USPSTF Guidance: When to Use Medication to Reduce Breast Cancer Risk
Both USPSTF and ASCO have released guidance on the use of medications to reduce breast cancer risk in women who meet a certain risk threshold. The USPSTF guidance (2019) is in alignment with ASCO in the recommendation of aromatase inhibitors, along with tamoxifen and raloxifene, as drugs suitable for use as risk-reducing medications for women at increased risk for breast cancer and at low risk for adverse medication effect (Grade B – offer or provide this service).
All patients should initially be assessed to determine if they are at high risk for breast cancer and if so, appropriate referral should be considered in the following circumstances
Personal history of breast cancer, LCIS or DCIS
Personal history of mantle radiation for Hodgkin’s lymphoma
Personal or family history suggestive of high risk for pathogenic variants in BRCA1, BRCA2 and other high or intermediate risk genes that may cause heritable cancer syndromes
If patients do not meet the above high risk criteria, an absolute 5 year risk score can be calculated using a validated assessment tool (see ‘Learn More – Primary Sources’ below; both publicly available)
Gail or Breast Cancer Surveillance Consortium (BCSC) Risk Calculator for women who are ≥ 35 years of age are validated 5-year risk assessment tools
BCSC Risk Calculator includes field for breast density
Alternatives to the above as per the USPSTF, clinicians may consider a combination of risk factors including (but not limited to)
Age 65 years or older with 1 first-degree relative with breast cancer
45 years or older with more than 1 first-degree relative with breast cancer or 1 first-degree relative who developed breast cancer before age 50 years
40 years or older with a first-degree relative with bilateral breast cancer
Presence of atypical ductal or lobular hyperplasia or lobular carcinoma in situ on a prior biopsy.
Based on data review, the USPSTF and ASCO determined that certain medications have the potential to reduce the risk of estrogen receptor positive breast cancer by almost 50% in women above a certain 5-year risk threshold cut-off (see thresholds below). An individualized approach which integrates personal and family medical history is used to determine the best risk reduction approach.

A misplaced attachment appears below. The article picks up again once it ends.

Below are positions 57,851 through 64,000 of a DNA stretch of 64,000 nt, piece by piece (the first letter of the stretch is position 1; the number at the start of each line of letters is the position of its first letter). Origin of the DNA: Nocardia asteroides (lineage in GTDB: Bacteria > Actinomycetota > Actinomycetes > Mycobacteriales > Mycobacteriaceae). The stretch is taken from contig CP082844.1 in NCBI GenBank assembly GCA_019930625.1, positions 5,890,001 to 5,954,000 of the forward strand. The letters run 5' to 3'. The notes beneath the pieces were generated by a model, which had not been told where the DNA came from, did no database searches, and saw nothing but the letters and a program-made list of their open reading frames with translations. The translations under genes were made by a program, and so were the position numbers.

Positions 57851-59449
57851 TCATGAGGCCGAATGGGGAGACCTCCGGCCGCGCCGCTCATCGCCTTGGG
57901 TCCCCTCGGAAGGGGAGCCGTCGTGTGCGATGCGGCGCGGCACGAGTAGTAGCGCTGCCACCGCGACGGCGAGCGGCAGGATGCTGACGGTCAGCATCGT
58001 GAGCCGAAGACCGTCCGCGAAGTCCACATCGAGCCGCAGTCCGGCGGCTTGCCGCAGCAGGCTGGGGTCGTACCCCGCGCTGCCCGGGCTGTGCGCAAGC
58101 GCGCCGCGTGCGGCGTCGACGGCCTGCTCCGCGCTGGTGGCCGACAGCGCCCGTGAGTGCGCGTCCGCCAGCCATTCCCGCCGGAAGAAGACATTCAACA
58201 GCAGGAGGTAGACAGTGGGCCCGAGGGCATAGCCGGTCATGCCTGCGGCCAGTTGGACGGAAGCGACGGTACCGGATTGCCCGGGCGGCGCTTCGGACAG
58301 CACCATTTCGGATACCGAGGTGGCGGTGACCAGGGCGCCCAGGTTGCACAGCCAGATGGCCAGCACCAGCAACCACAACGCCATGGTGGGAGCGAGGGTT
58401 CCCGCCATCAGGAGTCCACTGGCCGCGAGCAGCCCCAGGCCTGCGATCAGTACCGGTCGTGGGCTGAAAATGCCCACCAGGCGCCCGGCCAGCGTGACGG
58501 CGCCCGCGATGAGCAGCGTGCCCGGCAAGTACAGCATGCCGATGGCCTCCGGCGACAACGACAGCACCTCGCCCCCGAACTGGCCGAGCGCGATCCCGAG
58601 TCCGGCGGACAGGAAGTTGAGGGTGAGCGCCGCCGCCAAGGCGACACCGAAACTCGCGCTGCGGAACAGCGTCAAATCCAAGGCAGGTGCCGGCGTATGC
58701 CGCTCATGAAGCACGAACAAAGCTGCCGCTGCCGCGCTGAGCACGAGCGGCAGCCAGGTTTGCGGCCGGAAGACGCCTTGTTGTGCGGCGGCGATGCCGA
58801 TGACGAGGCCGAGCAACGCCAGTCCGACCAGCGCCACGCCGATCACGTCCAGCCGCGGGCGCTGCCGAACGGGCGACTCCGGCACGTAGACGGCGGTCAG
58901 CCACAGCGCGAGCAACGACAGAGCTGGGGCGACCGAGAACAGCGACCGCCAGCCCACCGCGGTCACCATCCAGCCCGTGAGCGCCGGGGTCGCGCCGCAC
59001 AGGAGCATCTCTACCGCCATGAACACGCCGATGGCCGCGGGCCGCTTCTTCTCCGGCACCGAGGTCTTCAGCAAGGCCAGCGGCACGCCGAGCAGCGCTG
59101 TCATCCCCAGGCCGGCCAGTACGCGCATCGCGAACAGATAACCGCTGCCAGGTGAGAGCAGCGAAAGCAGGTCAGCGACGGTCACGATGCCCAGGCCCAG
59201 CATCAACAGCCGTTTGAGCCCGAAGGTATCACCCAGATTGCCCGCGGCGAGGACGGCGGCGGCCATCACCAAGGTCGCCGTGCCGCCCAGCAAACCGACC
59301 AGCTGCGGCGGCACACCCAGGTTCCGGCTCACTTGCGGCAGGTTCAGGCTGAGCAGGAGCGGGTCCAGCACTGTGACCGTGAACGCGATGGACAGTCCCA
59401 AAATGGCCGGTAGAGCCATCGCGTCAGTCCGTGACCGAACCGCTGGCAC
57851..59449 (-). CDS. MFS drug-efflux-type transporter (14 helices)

5-year risk threshold cut-offs:
USPSTF recommends 3% (1/33) risk of breast cancer in next 5 years
ASCO recommends 1.66% (1/60) risk of breast cancer in the next 5 years
Medication options recommended by the USPSTF include
Tamoxifen, raloxifene, and aromatase inhibitors all reduce primary breast cancer risk in postmenopausal women
Use of raloxifene and aromatase inhibitors is indicated only in postmenopausal women
Only tamoxifen is indicated for risk-reduction of primary breast cancer in premenopausal women
SERMs such as Tamoxifen and Raloxifene can significantly reduce risk of ‘estrogen receptor positive’ breast cancer
Aromatase inhibitors are also appropriate
NCCN: Risk-reduction agents for women age ≥35 years and older
Tamoxifen for premenopausal women only
Tamoxifen, raloxifene, anastrozole, or exemestane may be used in postmenopausal women
ACOG: Tamoxifen and raloxifene may be considered for risk reduction of breast cancer in women with BRCA genetic mutations
Raloxifene only in postmenopausal women
Aromatase an alternative in women who cannot use tamoxifen
Monitor women on tamoxifen for endometrial hyperplasia (see ‘Related ObG Topics’ below)
AAFP: Supports the USPSTF recommendation
5-year risk assessment is not appropriate as an initial assessment in high risk families
Referral to genetic counseling should be made if there is a significant family history of cancers including non-breast malignancies, such as colon, ovarian and uterine
Paternal family history of breast and other cancers is critical in this setting and requires a multiple generation pedigree analysis
See “USPSTF Guidelines for Primary Care Clinicians: BRCA-Related Cancer Risk Assessment” in Related ObG Topics below
USPSTF recommends against the use of medications to reduce breast cancer risk in women ≥ 35 who are not at increased risk (Grade D – discourage the use of this service)
Harms Associated with Risk Reduction Medications
Tamoxifen and raloxifene are associated with small to moderate harms
Increased risk for VTE
Tamoxifen > raloxifene | Greater risk in older women
Tamoxifen increases risk for endometrial cancer (not raloxifene)
Hot flashes common with both
Aromatase inhibitors are associated with small to moderate harms including
Hot flashes | GI symptoms | MSK pain | Possible cardiovascular events (e.g., stroke)
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Disclosure of Unlabeled Use
This educational activity may contain discussion of published and/or investigational uses of agents that are not indicated by the FDA. The planners of this activity do not recommend the use of any agent outside of the labeled indications.
The opinions expressed in the educational activity are those of the faculty and do not necessarily represent the views of the planners. Please refer to the official prescribing information for each product for discussion of approved indications, contraindications, and warnings.
Participants have an implied responsibility to use the newly acquired information to enhance patient outcomes and their own professional development. The information
presented in this activity is not meant to serve as a guideline for patient management. Any procedures, medications, or other courses of diagnosis or treatment discussed or suggested in this activity should not be used by clinicians without evaluation of their patient’s conditions and possible contraindications and/or dangers in use, review of any applicable manufacturer’s product information, and comparison with recommendations of other authorities.
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